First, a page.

Batman: The Killing Joke. “All It Takes Is One Bad Day…”

In the last few years, Batman has definitely saturated every available market he could appear in. We have had video games, live action and animated films, countless new comic books and this year is no exception. The Killing Joke by Alan Moore has always been considered one of the most essential comic books of all time. Showing a deeper insight to The Joker, we get to see what could be his origin story and experience one of the most adult pieces of work in the DC line. And this asks many questions such as…is Batman and The Joker connected to each other deeper than either will admit? And what does it take to truly go insane?

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This film, though is mainly faithful to the original Graphic Novel, does take a few leaps. The biggest one was the 30-minute prologue to the main story. We get a narration from Batgirl/Barbara Gordon as she speaks of her story. The comic gives minimal focus on Batgirl, even though her part is rather integral to the story. Her arc in this prologue gives you a look at what got her to quit being Batgirl and how strong her relationship with Batman was. After dealing with a criminal who takes a lot of interest in Batgirl, we then get into the main storyline which we are familiar with…almost as if this was a whole different film. A lot of people have commented about this, and I feel that although it does feel a bit bloated, it goes some way to set up to the main events.

While a murder scene is investigated by Batman with him believing it to be the work of The Joker, he then goes to speak to his nemesis and Batman begins to talk about what the possible endgame will be between the two of them! Without giving too much away, The Joker then goes on to create one of his most terrifying schemes ever; to drive someone completely crazy. The Joker kidnaps Commissioner Gordon in a scheme to show that anyone can go mad with just “one bad day” and Batman heads out to save his friend. During this story, we also get flashbacks to The Joker from before he had his “bad day” and became the clown prince of crime. Even though I read this story years ago, it still does give you an uncomfortable feeling when you see the images in front of you. Fair to say the story needed to be given a stronger age rating than many of the DC animated movies that came before, but I don’t want to give away too much to why it deserves the mature certificate.

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To have the winning combination of Kevin Conroy and Mark Hamill as the Dark Knight and the sinister clown is always bound to be a winner. Since their debuts in the 1992 animated series, these two have continued to be the most recognisable voices of these legendary characters. As this story is set quite late into their lives, it is good to have an aged and perfected cast for these parts. Tara Strong fits in well as Batgirl (am sure that the critics like her acting too), though is it fair to say she does a better job as Harley Quinn and it’s a shame the character has no part in this story. Ray Wise, though a distinctly different voice to Jim Gordon, definitely fits in well for the film. The animation may not be perfect, but the hand-drawn style which the animated DC films are known for is still striking. The Killing Joke had to look like the graphic novel was on screen, that was a great way to get the fans of the book to really leap into this film. There may be a lot of people disappointed with the prologue and think it’s nothing more than filler, and to a degree, it is. But I can see why it was needed for the film.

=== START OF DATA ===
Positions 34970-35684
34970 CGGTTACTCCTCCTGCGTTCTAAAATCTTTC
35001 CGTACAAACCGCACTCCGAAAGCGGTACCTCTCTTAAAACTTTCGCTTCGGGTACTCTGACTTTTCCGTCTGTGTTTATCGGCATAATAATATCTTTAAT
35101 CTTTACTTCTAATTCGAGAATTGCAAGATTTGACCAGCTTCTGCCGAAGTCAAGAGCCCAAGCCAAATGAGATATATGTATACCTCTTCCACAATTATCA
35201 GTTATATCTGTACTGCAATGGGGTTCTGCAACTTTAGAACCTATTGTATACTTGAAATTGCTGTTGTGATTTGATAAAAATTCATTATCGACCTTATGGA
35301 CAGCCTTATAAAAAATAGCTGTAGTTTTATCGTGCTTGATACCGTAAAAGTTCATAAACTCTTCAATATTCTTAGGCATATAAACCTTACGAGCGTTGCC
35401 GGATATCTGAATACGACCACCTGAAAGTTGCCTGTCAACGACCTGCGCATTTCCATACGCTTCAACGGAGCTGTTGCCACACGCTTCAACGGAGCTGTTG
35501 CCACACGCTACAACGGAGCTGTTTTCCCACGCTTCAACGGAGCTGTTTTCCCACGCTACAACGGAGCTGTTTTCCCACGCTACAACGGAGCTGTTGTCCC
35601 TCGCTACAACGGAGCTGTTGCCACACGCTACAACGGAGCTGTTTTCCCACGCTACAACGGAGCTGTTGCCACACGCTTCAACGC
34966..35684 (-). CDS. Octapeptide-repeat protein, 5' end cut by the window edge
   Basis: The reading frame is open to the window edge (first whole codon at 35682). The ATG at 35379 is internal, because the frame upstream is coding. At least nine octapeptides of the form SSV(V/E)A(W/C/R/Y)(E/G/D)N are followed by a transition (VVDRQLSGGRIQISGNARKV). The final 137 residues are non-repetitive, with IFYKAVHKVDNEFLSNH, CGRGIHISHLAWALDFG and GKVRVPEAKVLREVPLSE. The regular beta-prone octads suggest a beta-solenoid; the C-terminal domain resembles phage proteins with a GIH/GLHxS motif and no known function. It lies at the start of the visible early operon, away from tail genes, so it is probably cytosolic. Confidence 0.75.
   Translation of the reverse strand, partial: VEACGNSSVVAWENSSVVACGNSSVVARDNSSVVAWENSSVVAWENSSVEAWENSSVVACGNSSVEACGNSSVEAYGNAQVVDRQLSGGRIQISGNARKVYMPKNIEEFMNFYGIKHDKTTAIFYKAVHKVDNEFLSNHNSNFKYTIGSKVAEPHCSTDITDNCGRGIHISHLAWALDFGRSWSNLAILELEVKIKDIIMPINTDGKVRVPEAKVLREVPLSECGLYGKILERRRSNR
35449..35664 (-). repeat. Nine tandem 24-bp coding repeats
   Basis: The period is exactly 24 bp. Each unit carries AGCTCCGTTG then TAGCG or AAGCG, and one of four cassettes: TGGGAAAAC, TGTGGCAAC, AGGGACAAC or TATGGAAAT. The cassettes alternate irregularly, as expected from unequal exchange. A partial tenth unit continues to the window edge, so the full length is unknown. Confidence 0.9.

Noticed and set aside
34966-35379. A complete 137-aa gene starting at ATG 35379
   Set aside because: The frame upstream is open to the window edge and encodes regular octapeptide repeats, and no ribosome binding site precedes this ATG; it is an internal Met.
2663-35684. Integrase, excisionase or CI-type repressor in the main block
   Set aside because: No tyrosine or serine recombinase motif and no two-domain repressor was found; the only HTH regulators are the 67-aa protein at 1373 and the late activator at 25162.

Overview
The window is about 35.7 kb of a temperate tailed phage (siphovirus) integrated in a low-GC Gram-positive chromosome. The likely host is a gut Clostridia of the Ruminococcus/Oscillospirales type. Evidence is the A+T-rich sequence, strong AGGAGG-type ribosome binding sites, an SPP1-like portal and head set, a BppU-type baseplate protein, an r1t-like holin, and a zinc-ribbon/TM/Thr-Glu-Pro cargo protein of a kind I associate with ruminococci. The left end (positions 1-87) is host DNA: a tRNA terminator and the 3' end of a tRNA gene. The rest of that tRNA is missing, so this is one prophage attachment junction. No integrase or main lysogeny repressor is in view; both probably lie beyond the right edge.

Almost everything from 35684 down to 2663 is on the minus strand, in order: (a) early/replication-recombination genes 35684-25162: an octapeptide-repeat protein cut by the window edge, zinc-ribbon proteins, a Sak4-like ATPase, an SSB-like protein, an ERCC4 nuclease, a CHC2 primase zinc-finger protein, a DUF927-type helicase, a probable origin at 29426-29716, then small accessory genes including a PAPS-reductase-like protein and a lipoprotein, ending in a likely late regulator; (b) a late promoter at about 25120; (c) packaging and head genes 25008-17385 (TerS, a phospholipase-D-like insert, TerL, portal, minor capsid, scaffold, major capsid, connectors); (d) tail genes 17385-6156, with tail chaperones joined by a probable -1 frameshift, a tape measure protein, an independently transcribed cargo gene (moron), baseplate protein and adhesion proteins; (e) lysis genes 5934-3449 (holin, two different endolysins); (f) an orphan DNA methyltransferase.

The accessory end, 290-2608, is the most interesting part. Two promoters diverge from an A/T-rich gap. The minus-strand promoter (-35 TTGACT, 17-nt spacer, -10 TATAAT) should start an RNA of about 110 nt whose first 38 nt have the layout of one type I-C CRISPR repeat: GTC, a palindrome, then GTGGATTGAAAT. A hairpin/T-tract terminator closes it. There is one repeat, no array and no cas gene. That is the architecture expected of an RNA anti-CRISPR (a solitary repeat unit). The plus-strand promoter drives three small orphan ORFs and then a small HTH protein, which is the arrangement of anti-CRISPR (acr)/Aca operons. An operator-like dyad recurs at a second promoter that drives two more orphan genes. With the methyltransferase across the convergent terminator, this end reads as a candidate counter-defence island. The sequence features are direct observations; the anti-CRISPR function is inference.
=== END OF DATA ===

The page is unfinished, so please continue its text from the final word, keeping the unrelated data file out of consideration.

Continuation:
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Overall, the highlight is seeing Conroy and Hamill as they show that they ARE Batman and The Joker! Hearing the legendary lines and beautiful images come to life will certainly bring a smile to lifelong fans of these characters and of The Killing Joke. Alan Moore won’t agree with this being made into a film, and with just The Killing Joke section, it may not have been able to come out as a film. Writer Brian Azzarello indeed does keep everything that made The Killing Joke a success, but his addition to the source material is a more hit-and-miss affair. I think cutting at least two Batgirl scenes (you know which ones) and adding a bit more on Joker or Batman would have been much better. But, to have Mark Hamill deliver that joke at the end giving one of the most ambiguous endings in comic book history will always sit with me! I grew up with Mark Hamill as The Joker, and this was indeed his best ever performance of the character. Whether or not we do learn his true origin (“If I’m going to have a past, I prefer it to be multiple choice!”), he indeed owns every second he is seen and heard. No matter my other thoughts or small quibbles on the film, Mark Hamill got to do the part we all wanted, and he killed it (no pun intended).

Final rating: 8/10 (4/10 for the prologue, 10/10 for the main story and 10/10 for Mark Hamill)

Written by Jonjo Cosgrove

Here is the final scene from Batman: The Killing Joke, only watch if you have already seen the film or read the book…or want to see that “Joke” for yourself!

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